Reviews for Judy Moody
Booklist Monthly Selections - #1 July 2000
Gr. 2^-4. Judy Moody is in a bad mood the first day of school, certain third grade won't be as fun as second. Being assigned a front-row seat, beside yucky Frank "Eats-Paste" Pearl, isn't encouraging, although things improve when her teacher assigns an intriguing "Me" collage, and Judy gets a new pet, a Venus Flytrap. There's always some trial to contend with, from pesky brother Stink to being the only girl at a birthday party, but sometimes the worst events--or people--turn out better than expected. Deceptively hefty, this beginning chapter book features large type; simple, expressive prose and dialogue; and plenty of child-appealing humor. Children will enjoy lively Judy and her diverse hobbies and adventures with best-friend Rocky. They'll also like the witty, detailed drawings (especially the picture of Judy's unique collage, a nice activity idea), contributed by Peter Reynolds. An entertaining story that portrays challenges and pleasures from a kid's perspective, and shows how making the best of things can have surprising rewards. ((Reviewed July 2000)) Copyright 2000 Booklist Reviews
Horn Book Guide Reviews 2000 Fall
Judy Moody discovers that being in third grade brings a new set of challenges, including the creation of a ""Me collage"" that showcases her feelings, family members, and favorite activities. McDonald's offbeat humor coupled with expressive black-and-white cartoonlike illustrations make Judy, her family, and her friends both appealing and realistic. Copyright 2000 Horn Book Guide Reviews
Kirkus Reviews 2000 April #2
Changeable skies arch over a third-grader's moodscape in this easy-reading chapter book from the versatile McDonald (The Night Iguana Left Home, 1999, etc). Whether it's having to sit next to Frank "Eats Paste" Pearl on the first day of school, having a toad relieve itself in her hand, or playing the role of a cavity at the Brush Your Teeth Week assembly while her little brother Stink gets to tour the White House, something is always putting Judy into a grouchy mood, at least for a while. The author casts her appealing protagonist with equally appealing friends, plus a brother who not only holds his own, but also has a redeeming ability to take a practical joke. She brings the episodic story to a satisfying climax in which Judy, instead of throwing a tantrum, resourcefully rescues her homework, a painstakingly constructed collage, after Stink accidentally splashes it with purple juice. Reynolds's black and white washes are perfectly placed to track Judy's ups and downs, though parts of the full spread scenes do vanish into the gutter. Surefire fare for Cleary, Kline, and Hurwitz fans. (Fiction. 8-10) Copyright 2000 Kirkus Reviews
Publishers Weekly Reviews 2000 April #3
McDonald's (the Beezy books) comical novel introduces the entertainingly mercurial Judy Moody. The book itself has a look as fresh as its heroine (a compact trim size and an inventive jacket design die-cut that reveals the bright green and orange of the cover below). From the start, Judy devises intriguing solutions to her dilemmas. The book opens on the first day of third grade, with a hilarious spread in pen-and-ink wash showing only Judy's feet sticking up from her bed as her mother attempts to rouse her from the doorway. What to wear? Judy has no T-shirt to rival her classmates' shirts touting their exotic summer destinations, so the heroine decorates a plain white T with a drawing of a shark and the words "I Ate a Shark." For a "Me collage" at school, she insists that her cat, Mouse, is too old to qualify for the "My Favorite Pet" slot; unable to find a two-toed sloth, she purchases a Venus flytrap and proceeds to overfeed it raw hamburger. Her relationship to her best friend, Rocky, and her second-grade brother, Stink, also propel the plot in diverting directions, and the dialogue is spot-on (e.g., when aspiring doctor Judy gets her kit in the mail, Stink asks, "Why can't I ever be Elizabeth Blackwell, First Woman Doctor?" and she responds, "For one thing, you're a boy"). It's hard to imagine a mood Judy couldn't improve. Ages 6-9. (Apr.) Copyright 2000 Cahners Business Information.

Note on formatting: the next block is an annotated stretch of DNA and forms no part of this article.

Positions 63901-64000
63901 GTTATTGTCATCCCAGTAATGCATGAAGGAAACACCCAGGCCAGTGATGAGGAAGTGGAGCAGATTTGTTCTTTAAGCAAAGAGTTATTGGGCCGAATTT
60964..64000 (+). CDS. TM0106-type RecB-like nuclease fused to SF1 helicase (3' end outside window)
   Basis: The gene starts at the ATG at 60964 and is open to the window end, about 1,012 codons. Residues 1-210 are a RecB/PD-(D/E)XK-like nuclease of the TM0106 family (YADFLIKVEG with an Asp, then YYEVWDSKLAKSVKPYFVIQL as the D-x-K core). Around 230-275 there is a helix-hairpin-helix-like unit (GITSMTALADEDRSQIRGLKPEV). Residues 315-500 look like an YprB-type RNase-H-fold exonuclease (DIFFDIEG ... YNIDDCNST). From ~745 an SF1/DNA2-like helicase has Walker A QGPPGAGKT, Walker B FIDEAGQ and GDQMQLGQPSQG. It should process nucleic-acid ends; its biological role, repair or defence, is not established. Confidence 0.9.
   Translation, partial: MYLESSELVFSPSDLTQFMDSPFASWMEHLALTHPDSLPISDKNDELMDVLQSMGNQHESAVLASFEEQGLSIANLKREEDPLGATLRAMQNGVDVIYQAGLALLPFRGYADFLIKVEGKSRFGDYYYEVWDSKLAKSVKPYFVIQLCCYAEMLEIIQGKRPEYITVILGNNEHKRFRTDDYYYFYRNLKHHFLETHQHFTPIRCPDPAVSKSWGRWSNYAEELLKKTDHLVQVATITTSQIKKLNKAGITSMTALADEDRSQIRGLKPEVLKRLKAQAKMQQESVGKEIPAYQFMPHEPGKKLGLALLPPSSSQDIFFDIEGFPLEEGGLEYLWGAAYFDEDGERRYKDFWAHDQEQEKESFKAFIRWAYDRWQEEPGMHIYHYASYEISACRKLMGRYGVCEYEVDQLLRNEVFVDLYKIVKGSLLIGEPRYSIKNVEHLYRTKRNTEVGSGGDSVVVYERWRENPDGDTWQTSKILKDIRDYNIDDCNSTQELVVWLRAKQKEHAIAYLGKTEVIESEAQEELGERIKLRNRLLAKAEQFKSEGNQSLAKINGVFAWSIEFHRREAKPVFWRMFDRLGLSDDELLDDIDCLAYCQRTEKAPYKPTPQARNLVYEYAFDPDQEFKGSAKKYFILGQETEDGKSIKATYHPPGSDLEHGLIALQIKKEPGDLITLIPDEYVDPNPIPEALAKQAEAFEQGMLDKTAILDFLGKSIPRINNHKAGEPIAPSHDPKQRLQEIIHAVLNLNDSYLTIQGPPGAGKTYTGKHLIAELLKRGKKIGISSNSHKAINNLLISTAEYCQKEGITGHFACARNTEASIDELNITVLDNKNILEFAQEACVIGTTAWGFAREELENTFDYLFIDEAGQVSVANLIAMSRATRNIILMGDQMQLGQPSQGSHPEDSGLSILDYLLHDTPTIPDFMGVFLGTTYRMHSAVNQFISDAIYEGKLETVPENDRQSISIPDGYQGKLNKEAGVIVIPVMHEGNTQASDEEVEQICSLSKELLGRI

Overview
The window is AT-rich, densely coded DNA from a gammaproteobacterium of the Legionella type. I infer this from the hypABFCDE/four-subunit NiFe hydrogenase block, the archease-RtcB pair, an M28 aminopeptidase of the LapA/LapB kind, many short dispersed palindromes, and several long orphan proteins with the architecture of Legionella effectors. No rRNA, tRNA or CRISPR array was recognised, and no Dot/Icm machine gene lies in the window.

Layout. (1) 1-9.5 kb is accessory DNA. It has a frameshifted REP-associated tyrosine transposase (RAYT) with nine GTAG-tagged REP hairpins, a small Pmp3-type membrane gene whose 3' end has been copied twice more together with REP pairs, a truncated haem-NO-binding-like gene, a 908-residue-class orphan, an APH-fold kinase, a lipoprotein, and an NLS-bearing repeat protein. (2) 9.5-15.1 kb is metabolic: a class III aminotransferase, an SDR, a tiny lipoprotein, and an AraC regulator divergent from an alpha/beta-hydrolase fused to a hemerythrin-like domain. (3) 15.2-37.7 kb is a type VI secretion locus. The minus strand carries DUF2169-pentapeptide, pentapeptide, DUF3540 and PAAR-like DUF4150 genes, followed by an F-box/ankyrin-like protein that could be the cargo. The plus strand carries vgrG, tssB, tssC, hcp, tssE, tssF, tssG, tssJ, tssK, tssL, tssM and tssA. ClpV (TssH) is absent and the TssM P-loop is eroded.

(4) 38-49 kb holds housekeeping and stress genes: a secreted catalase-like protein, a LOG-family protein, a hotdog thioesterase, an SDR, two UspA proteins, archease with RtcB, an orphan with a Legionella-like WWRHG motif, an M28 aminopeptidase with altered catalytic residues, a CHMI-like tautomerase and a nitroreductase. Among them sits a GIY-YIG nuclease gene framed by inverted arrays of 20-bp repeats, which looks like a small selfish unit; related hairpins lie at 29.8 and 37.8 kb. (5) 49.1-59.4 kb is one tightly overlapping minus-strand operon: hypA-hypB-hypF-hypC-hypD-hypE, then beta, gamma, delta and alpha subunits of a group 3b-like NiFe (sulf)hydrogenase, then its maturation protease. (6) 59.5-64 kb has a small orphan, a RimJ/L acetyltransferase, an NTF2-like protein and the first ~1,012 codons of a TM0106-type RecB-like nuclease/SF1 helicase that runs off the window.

School Library Journal Reviews 2000 July
Gr 2-4-Judy Moody is grumpy. She hates the thought of summer ending and dreads starting third grade, until her new teacher asks each student to create a "Me" collage to share with the class. Then she can't wait to tell about her new pet-a Venus flytrap that eats bugs and hamburger, the T.P. (Toad Pee) Club initiation, and how she ate a shark over the summer. Judy's second-grade brother Stink and her friend Rock are major figures in the story as is her nemesis, Frank Pearl. Judy is independent, feisty, and full of energy, a delightful new character for beginning chapter-book readers. Reynolds has captured her personality in his humorous illustrations done in watercolor, tea, and pen and ink.-Janie Schomberg, Leal Elementary School, Urbana, IL Copyright 2000 Cahners Business Information.